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We have a well designed and normalized DB, but, there is a requisit that could cloud this design.
This image shows the design of part of the DB.
Part of our DB design
The main functionality of our application is to create some stats of the quantity of notifications each user recieves. So we query the DB by groups of users (e.g. SELECT COUNT(*) FROM Notifications INNER JOIN Users ON User.UserID = Notifications.UserID WHERE User.att = ...).

The requisit that is causing me troubles is that our application allows a user (which is different of any user stored in the table Users, since this is a monitoring application) to customize some configuration parameters, such as miliseconds to wait before looking again in the DB in order to obtain some data for charts, which number of notifications makes a user selectable (e.g. if the user has more than X notifications then it should be displayed in the chart) etc.

This configuration must be persistant, we do not want to make the user set the parameters each time he opens the application.

The problem I see is, how do I make the configuration persistant without clouding the design. Because, if you set, lets say, the X number of notifications needed, you could see that as an attribute of Notifications, but is kind of an Entity attribute. Since, is (conceptually) an attribute of Notifications but what we store there are notifications, which are oblivious of configuration attributes.

Moreover, we have more entities, with exactly the same problem. An entity that stores certain kind of data, and from the application you can configure in which ways this data is going to be treated. And that configuration must be persistant.

Therefore, my question is, what is the appropiate way to represent this configuration persistance? Should it be represented in the DB or in other file? I think that it should be stored in the DB, but maybe I am being stubborn...

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I'm not quite clear on what you're trying to do. Can you expand with some draft tables, or a more concrete example? –  Jon of All Trades Jun 11 '12 at 15:09
    
@JonofAllTrades I edited the question, I think is much more clear now. –  eversor Jun 12 '12 at 9:04

1 Answer 1

I'd say it depends on how many parameters you have, and whether this list is expected to be largely static or if it's likely to change or expand.

I'm still a little fuzzy on exactly what you're doing, so I'm going to answer a slightly different question. Let's say you're writing a query engine, searching for users that meet different requirements, and you want to store a set of predicates so it can be reused. In a simple world, your table might look like this:

CREATE TABLE Searches
    (
    ID  INT NOT NULL PRIMARY KEY,
    CreatedBy   INT NOT NULL,  -- Prob also CreatedDate, LastModified, etc.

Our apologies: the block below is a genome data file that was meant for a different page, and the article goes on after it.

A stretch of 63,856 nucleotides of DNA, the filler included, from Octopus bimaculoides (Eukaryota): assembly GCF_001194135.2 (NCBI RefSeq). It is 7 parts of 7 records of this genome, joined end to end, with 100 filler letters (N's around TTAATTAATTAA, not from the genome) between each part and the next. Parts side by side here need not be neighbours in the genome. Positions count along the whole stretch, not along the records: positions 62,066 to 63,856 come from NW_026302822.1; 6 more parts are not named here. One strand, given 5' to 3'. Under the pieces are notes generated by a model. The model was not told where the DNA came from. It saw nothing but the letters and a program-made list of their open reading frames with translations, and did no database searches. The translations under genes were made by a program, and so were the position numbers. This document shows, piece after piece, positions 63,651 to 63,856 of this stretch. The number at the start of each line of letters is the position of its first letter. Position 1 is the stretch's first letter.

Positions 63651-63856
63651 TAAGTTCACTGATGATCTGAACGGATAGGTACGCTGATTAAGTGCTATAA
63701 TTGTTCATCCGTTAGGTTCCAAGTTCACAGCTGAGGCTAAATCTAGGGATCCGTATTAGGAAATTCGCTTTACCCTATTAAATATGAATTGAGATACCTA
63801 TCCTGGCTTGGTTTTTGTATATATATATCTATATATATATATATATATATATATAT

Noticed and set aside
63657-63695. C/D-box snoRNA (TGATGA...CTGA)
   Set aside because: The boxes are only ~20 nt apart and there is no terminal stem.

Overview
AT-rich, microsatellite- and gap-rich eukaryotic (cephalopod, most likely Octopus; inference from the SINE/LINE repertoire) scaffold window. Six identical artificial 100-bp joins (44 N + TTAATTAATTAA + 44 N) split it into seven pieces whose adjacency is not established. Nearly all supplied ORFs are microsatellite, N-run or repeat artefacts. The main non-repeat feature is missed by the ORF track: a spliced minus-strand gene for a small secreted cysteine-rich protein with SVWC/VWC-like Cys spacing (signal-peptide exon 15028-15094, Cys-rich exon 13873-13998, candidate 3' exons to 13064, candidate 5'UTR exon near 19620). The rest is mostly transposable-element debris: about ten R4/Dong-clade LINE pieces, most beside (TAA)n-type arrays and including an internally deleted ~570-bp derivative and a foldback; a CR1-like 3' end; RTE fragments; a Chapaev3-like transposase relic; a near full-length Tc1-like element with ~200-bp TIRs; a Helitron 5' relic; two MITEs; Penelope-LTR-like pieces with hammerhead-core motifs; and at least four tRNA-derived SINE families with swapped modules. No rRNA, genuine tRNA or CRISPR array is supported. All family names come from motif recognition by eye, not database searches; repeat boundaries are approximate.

FirstName   VARCHAR(100),
    LastName    VARCHAR(100),
    Sex CHAR(1),
    EMailAddress    VARCHAR(100),
    Country INT
    )

Some day you'll need to add a Region field when you start storing more precise geographic data. Then you'll add PhoneNumber, and then BloodType, and then... eventually, you'll need something more flexible. You need a table for searches and a table to store key-value pairs for each search:

CREATE TABLE Searches
    (
    ID  INT NOT NULL PRIMARY KEY,
    CreatedBy   INT NOT NULL
    )
CREATE TABLE SearchTerms
    (
    ID  INT NOT NULL PRIMARY KEY,
    SearchID    INT NOT NULL FOREIGN KEY REFERENCES Searches (ID),
    FieldName   VARCHAR(100) NOT NULL,
    Value   VARCHAR(100) NOT NULL,
    UNIQUE (SearchID, FieldName)
    )

The UNIQUE constraint may not be appropriate. For example, it may be appropriate to have a search with Terms { FieldName = "FirstName", Value = "Bo%" } and { FieldName = "FirstName", Value = "ob%" }.

This more flexible approach loses type checking; searching for "NumArms = 2" now requires storing "2" in a VARCHAR field. It also implies using dynamic SQL to construct your searches.

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Ok, now imagine that instead of having n tuples in Searches you only have 1 because you only have an user and allways is going to be 1... then, that's my problem... the config values I have to store have an unique occurrence that would change at user (singular) will. –  eversor Jun 12 '12 at 18:04
    
You can certainly store just one record in Searches per user, though if so you may just want to add search preference fields to the Users table. How is this a problem? –  Jon of All Trades Jun 12 '12 at 18:40
    
The problem is that there is just 1 unique user with options. And that user, lets call it now "program" (it is more clear) have no representation yet on the DB. So if it had it would be a relationless table with just one tuple. –  eversor Jun 12 '12 at 18:52
    
So there will only ever be one program, reporting on the many users? With just one record in its hypothetical SearchTerms table? Then how you store it hardly matters, since you're talking about just a few bytes anyway. I must be missing something. –  Jon of All Trades Jun 12 '12 at 22:22
1  
@eversor - Jon of All Trades is correct (+1). Configuration settings belong in a configuration settings table, or outside of the database. Where you are going wrong is in thinking that the number of notifications needed is an attribute of Notifications. This is, in my opinion, one of the reasons why it is bad to use plural nouns for table names in general. The Notifications table is not the place to put everything about notifications, it is the place to store a set of individual notification records. Your setting is an attribute of the system user, not of notifications. –  Joel Brown Jun 14 '12 at 11:03

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